St. Louis will meet Kamehameha Kapalama (Honolulu) this week in another scrimmage, which indicates a green light for an Aug. 6 start date for the fall season. That would put Hawaii in the leadoff spot, like normal, for the 2021 fall season.
Utah took those reins last season, kicking off the 2020 season on Aug. 13. The season went largely unscathed, finishing off with five state championship games in late November. With its entire schedule planned for 2021, including another Aug. 13 opening, Utah once again has its foot firmly on the floor board.
That national trend is likely residue of burnout from navigating through the pandemic, coaches say.
"It seems like (2020) never really started or really ended," said Alumbaugh, whose six-game season ended April 17.
Said Nocetti: "So much more is being put on the plate of these coaches. I would hope that communities would be even more supportive and appreciative of high school coaches during this time. They need it. That's the only way they will continue to stay longer."
The passion for football is never going away in Texas.
Spring football is back in the Lone Star State after being canceled in 2020. The University Interscholastic League allows 18 spring training practices over 34 days, giving teams the opportunity for scrimmages or even a spring game. Programs still must follow the UIL's own risk mitigation guidelines, but things may be loosening in areas concerning specific mask mandates and dressing room policies.
Some of the larger schools, which had regular seasons moved back a month, moved back their spring workouts. Others, like defending Class 5A-I champion Ryan (Denton), opted out of spring ball completely. All of that points to the fall season starting right on time and looking back to normal.
On Wednesday, the UIL also sent a release that summer marching band and strength and conditioning activities may begin immediately following the end of the 2020-21 school year.
* Georgia started with a few hiccups to start 2020, but primarily proceeded as normal. The 2021 season is aligned as previous years: Teams are allowed one spring and one fall scrimmage (or two in the fall), acclimation period begins July 26 and first day of practice in pads is Aug. 2, first games are Aug. 20 and playoffs begin Nov. 12.
* In Florida, beyond massive new districts, regions and reclassifications for 2021, the state's football season should look much like 2019 and prior. The playoff system returns to district play for teams in Class 5A through 8A.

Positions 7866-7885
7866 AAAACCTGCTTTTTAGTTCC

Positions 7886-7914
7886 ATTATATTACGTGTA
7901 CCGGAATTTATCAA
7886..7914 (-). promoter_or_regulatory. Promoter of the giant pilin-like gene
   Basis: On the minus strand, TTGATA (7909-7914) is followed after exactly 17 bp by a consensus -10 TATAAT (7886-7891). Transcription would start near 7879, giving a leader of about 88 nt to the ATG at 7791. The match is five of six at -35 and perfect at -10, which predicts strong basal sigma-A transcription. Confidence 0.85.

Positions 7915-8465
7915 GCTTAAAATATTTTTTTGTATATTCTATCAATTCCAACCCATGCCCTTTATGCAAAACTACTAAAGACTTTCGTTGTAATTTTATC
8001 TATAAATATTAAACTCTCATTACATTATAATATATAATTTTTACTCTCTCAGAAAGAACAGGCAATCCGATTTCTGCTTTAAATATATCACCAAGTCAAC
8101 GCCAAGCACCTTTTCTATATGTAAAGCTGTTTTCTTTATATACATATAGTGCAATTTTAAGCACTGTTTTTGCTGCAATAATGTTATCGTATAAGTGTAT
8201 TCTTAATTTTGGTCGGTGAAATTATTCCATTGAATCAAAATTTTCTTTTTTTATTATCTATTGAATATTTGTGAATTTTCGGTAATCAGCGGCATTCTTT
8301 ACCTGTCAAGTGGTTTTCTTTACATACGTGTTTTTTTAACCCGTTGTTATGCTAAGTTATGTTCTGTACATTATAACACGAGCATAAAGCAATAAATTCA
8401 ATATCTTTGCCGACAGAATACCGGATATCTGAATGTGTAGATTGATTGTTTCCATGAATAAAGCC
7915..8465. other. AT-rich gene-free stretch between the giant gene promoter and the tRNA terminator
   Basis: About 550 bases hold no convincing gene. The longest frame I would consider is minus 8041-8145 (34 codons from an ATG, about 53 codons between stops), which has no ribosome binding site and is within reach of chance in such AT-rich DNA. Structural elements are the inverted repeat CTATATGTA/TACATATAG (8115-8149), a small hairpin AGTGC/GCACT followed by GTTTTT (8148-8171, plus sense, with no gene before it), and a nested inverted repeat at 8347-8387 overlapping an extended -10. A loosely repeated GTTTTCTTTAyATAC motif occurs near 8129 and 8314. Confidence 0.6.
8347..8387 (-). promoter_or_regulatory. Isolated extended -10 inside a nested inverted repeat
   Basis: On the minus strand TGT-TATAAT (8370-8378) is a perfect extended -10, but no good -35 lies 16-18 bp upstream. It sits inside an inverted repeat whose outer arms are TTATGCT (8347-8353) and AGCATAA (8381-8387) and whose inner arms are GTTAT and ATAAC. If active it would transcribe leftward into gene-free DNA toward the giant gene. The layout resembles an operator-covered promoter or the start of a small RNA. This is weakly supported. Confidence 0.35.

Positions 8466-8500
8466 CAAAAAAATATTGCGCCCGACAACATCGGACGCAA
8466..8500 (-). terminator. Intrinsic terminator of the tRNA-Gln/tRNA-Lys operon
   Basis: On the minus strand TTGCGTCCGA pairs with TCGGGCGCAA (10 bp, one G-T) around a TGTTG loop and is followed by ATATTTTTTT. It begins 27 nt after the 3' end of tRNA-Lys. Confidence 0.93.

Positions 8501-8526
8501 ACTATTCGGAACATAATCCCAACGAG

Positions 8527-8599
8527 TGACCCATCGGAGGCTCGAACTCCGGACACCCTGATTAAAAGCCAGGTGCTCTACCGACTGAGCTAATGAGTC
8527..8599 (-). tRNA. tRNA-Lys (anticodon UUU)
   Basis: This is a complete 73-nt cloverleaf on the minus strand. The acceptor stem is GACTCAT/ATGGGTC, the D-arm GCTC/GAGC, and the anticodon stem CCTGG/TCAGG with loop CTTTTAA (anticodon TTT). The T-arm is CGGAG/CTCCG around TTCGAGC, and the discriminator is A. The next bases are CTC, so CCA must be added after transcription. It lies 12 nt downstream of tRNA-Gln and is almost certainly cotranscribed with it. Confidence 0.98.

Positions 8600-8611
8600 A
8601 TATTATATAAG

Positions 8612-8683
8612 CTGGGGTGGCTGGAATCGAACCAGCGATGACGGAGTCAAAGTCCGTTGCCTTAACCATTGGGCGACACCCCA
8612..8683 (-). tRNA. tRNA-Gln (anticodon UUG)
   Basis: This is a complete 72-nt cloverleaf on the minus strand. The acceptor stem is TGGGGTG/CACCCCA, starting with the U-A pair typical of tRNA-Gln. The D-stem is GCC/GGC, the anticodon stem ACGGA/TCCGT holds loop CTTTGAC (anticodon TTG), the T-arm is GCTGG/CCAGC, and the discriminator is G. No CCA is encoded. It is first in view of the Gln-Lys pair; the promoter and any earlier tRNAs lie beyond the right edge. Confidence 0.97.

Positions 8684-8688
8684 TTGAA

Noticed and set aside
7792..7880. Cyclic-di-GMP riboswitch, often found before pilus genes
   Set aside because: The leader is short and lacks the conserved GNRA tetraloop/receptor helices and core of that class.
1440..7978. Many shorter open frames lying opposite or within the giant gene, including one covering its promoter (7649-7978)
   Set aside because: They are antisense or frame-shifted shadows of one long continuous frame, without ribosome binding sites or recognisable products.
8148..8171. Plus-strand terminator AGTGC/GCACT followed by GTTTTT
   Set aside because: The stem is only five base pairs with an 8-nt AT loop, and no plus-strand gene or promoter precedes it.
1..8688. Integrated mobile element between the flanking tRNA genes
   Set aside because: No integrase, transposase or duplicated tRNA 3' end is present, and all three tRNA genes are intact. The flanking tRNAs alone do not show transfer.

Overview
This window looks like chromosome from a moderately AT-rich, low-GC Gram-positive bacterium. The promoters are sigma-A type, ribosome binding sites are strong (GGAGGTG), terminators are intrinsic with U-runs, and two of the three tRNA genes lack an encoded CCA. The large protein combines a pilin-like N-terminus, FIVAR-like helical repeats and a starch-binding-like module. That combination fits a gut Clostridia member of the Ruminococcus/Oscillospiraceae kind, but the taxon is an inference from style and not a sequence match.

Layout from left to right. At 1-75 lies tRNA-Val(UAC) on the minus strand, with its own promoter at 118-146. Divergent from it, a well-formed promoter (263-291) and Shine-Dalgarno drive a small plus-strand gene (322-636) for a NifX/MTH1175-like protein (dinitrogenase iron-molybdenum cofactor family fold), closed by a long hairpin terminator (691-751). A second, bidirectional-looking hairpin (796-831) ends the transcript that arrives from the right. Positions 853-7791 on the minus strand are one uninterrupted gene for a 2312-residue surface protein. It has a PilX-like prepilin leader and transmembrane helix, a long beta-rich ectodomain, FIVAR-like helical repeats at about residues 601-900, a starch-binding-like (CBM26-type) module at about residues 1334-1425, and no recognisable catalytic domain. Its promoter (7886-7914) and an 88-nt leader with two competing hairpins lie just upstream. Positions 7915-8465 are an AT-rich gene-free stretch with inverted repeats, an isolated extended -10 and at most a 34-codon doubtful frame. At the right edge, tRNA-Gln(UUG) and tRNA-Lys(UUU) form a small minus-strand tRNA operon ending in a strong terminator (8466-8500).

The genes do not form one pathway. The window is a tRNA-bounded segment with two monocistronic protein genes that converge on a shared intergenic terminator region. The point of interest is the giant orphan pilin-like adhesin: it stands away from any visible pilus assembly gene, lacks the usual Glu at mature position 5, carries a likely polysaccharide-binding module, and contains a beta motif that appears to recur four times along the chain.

* In Tennessee, the TSSAA board voted to allow summer team camps and the return of 7-on-7 football, as long as COVID-19 protocols are in place. Those activities had been suspended since the pandemic began. The state's high school sports governing body also changed its state championship venue for two seasons to Chattanooga's Finley Stadium, which seats 22,000, Concerns over locker room space and use — with so many games — were addressed and dismissed.
* In Ohio, a positive was gleaned from adjustments to the pandemic — increasing its playoff format. Last fall, the OHSAA allowed every team to enter the playoffs due to the shortened season. It was met with overwhelmingly positive feedback, according to OHSAA executive director Doug Ute. Thus it expanded its playoff qualifiers in 2021, from pre-2020 season, to 16 schools per region.
Prior to the 2020-21 season, the Georgia High School Association approved a phase-in of a 30-second shot clock for all varsity boys and girls
basketball games, becoming the ninth state to adopt a shot clock.
The Peach State joined California, Maryland, Massachusetts, New York, North Dakota, Rhode Island, South Dakota and Washington as the only states to use a 30- or 35-second shot clock.
Guidelines approved by the NFHS include displaying two timepieces connected to a horn that is distinctive from the game-clock horn, and using an alternative timing device, such as a stopwatch at the scorer’s table, for a shot clock malfunction. The guidelines also allow for corrections to the shot clock only during the shot-clock period in which an error occurred and the officials have definite information relative to the mistake or malfunction.Although a proposal for a national rule mandating a shot clock was not approved, the ruling is likely to bring momentum to the shot-clock movement across high school basketball.
According to the most recent NFHS High School Athletics Participation Survey, a
total of 540,769 boys participated in basketball in 18,617 schools,
and 399,067 girls participated in the sport in 18,210 schools across the
country. It is the third-most popular sport for boys and girls.